The New York SHIELD Act’s Impact on Healthcare Organizations
It’s no secret… Cybercrime is on the rise and personal data is being exposed in MASSIVE breaches around the world each and every day. Many state governments are feeling the pressure to adopt privacy protection laws to better safeguard the confidential information of consumers. The New York SHIELD (Stop Hacks and Improve Electronic Data Security) Act is a perfect example of this – signed into effect on July 15, 2019 to ensure the information that consumers entrust to companies is secure. If you think you’re protected because you’re already compliant with HIPAA, that’s only partially true. Covered entities and business associates must be aware that many areas between the two laws overlap, and as such, it’s integral to be familiar with any differences.
What Exactly is the New York SHIELD Act?
The New York SHIELD Act was signed into effect on July 15, 2019 with the breach notification requirements taking effect on October 23, 2019 while the data security provisions will take effect on March 21, 2020. This law protects the private information of ANY residents of the state, which means even businesses outside of the state may be subject to the provisions of the law, as long as they’re storing or accessing private information belonging to residents. There are four important factors to keep in mind:
- The definition of “private information” has been expanded to include social security numbers, driver’s licenses or other ID card numbers, account numbers and/or credit or debit card numbers (even without a security code or password), login information, and biometric information.
- The definition of “data breach” has been expanded to include any unauthorized access to private information, even if someone simply views the private information and does not have a copy of it, whether digitally or physically.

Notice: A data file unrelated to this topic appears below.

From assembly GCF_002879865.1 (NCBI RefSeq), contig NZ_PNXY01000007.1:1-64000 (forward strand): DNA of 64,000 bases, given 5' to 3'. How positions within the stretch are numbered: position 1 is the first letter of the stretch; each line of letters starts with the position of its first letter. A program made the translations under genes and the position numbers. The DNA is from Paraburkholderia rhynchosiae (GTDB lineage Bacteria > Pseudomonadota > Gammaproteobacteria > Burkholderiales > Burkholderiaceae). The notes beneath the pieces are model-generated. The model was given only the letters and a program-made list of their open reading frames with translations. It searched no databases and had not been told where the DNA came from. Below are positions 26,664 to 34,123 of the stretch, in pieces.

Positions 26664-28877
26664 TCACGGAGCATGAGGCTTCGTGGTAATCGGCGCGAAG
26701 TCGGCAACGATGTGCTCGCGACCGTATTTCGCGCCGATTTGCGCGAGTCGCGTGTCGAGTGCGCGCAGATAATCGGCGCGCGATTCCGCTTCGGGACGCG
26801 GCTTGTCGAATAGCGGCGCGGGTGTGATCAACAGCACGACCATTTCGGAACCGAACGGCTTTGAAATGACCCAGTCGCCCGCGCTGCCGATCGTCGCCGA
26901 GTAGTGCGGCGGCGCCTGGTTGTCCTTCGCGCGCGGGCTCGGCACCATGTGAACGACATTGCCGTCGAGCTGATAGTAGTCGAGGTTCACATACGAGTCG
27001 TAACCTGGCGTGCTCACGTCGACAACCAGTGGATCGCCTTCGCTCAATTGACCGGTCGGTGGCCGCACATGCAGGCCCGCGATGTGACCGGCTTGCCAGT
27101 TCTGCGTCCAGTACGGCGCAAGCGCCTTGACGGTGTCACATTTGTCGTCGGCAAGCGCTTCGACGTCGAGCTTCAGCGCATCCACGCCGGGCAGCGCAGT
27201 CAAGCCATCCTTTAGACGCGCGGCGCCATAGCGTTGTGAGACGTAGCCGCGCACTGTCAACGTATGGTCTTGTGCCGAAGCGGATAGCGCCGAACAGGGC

- The notification procedures required when a breach of private information occurs have been expanded to obligate companies to give notice to individuals affected without reasonable delay. The company must also inform the state attorney general.
- The act requires companies to develop, implement, and maintain adequate administrative, physical, and technical safeguards designed to protect the private information of residents.
The good news? If you’re already compliant with HIPAA, you are most likely already compliant with the New York SHIELD Act’s reasonable security requirements in terms of administrative, physical, and technical safeguards.
How Does the New York SHIELD Act Impact Healthcare Organizations in Terms of Breach Notification Requirements?
First and foremost, keep in mind that the act doesn’t require you to notify affected individual twice when a data breach notification is required under HIPAA, however, there are times when covered entities and business associates may need to follow the breach notification provisions under the New York SHIELD Act rather than HIPAA. For instance, if you’re using a patient portal and login information is disclosed, that scenario would fall under this act.
That means that if private information rather than protected health information is disclosed, you must report the breach to the following:
- The State Attorney General
- State Police
- The Department of State
- Any affected Individuals
If a breach occurs impacting more than 5,000 residents of the state, the Consumer Protection Bureau must be notified as well. If a breach occurs that must be reported under HIPAA, you must report the breach to the state attorney general within 5 days of reporting to the Office for Civil Rights, even if private information isn’t involved.
Are You Confident in Your Ability to Comply with the New York SHIELD Act’s Breach Notification Requirements? If Not, Call (716) 216-0691. Buffalo Computer Help is the Top IT Services Company in Western New York.